Parents complained about high ticket prices and nearly everyone grumbled that a massive singles party at Century Park on Saturday was disorganized.
Despite hopes of finding a suitable match, many singles left feeling the event did little to help add romance to their lives.
"Maybe it will be a no-go again," said Wu Zhonghui, who went with her 26-year-old daughter, Kong Xiaowen. "The whole event seems disorganized to me."
She also complained about the 150-yuan (US$18) tickets, saying the price should be per family, not per person.
"I only told my daughter to go in," Wu said. "It's nonsense to pay 300 yuan to stand in the sun."
Wu's daughter works for an international trading company, speaks fluent English and earns an above average salary.
Wu said she didn't have high expectations for the party as she accompanied her daughter to a similar matchmaking event at Zhongshan Park last October. They went home with no potential husband.
The eagerly-awaited matchmaking bash at Century Park for 22 to 45 year olds saw 6,000 people purchase tickets, although the organizer claimed last week that 10,000 would attend.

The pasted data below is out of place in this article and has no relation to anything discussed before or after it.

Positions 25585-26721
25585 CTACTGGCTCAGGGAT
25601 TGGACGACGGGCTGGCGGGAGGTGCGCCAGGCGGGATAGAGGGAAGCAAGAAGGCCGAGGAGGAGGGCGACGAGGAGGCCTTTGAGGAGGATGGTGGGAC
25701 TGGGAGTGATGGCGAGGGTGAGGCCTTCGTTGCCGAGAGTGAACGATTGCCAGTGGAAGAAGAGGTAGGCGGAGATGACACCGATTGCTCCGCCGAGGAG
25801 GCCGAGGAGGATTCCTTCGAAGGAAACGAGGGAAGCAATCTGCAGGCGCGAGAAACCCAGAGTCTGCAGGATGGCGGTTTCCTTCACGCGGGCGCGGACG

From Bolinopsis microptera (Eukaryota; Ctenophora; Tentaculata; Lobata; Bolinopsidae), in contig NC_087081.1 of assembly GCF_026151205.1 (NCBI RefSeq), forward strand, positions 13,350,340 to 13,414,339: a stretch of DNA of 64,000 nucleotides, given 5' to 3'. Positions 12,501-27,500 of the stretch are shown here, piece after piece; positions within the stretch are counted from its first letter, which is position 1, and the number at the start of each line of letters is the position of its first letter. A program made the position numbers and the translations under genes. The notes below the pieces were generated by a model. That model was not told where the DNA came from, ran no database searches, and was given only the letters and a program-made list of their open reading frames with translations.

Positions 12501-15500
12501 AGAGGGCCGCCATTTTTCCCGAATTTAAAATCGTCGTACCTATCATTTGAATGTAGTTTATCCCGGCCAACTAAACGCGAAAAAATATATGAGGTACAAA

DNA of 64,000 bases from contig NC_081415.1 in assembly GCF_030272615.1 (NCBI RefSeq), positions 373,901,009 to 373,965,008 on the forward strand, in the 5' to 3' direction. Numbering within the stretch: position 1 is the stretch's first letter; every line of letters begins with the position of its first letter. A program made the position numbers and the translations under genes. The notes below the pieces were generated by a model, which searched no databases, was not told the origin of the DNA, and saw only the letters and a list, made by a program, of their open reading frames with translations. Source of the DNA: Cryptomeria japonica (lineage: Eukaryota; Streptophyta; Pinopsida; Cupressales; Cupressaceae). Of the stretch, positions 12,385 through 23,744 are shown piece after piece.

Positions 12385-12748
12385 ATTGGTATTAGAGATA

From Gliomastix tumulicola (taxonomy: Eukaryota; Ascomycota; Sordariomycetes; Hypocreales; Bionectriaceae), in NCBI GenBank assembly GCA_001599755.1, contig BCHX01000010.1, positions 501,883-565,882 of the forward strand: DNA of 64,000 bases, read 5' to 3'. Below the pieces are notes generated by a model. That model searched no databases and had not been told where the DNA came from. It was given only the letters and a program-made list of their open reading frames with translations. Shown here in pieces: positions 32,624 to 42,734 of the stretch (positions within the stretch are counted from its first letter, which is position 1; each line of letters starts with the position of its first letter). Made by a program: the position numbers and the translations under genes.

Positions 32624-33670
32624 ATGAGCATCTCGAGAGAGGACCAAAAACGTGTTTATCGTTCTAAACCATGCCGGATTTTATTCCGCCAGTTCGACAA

The ratio between male and females was 3 to 7, according to the dating party committee.
Lan Yaodong, 27, a Website designer, said he didn't think the singles party would help him find a girlfriend.
He moved to Shanghai from Fujian Province three years ago and said he regretted going. Lan took part in the eight-minute speed-dating game, but left after three rounds.
"How much can you really learn about a woman in eight minutes, besides her body shape and appearance?" said Lan. "Call me shallow but at least I'm honest."
Like Wu, many parents chose to linger outside the park and avoid paying for a ticket.
Qiu Jianying, a disabled woman in her 50s, also didn't want to pay to get in. She went alone and was looking for a match for her 27-year-old daughter who works in advertising.
Qiu said her daughter's previous boyfriend broke up with her recently after he learned her mother couldn't walk without crutches.
The six-hour party ended at 7 PM.
(Shanghai Daily May 22, 2006)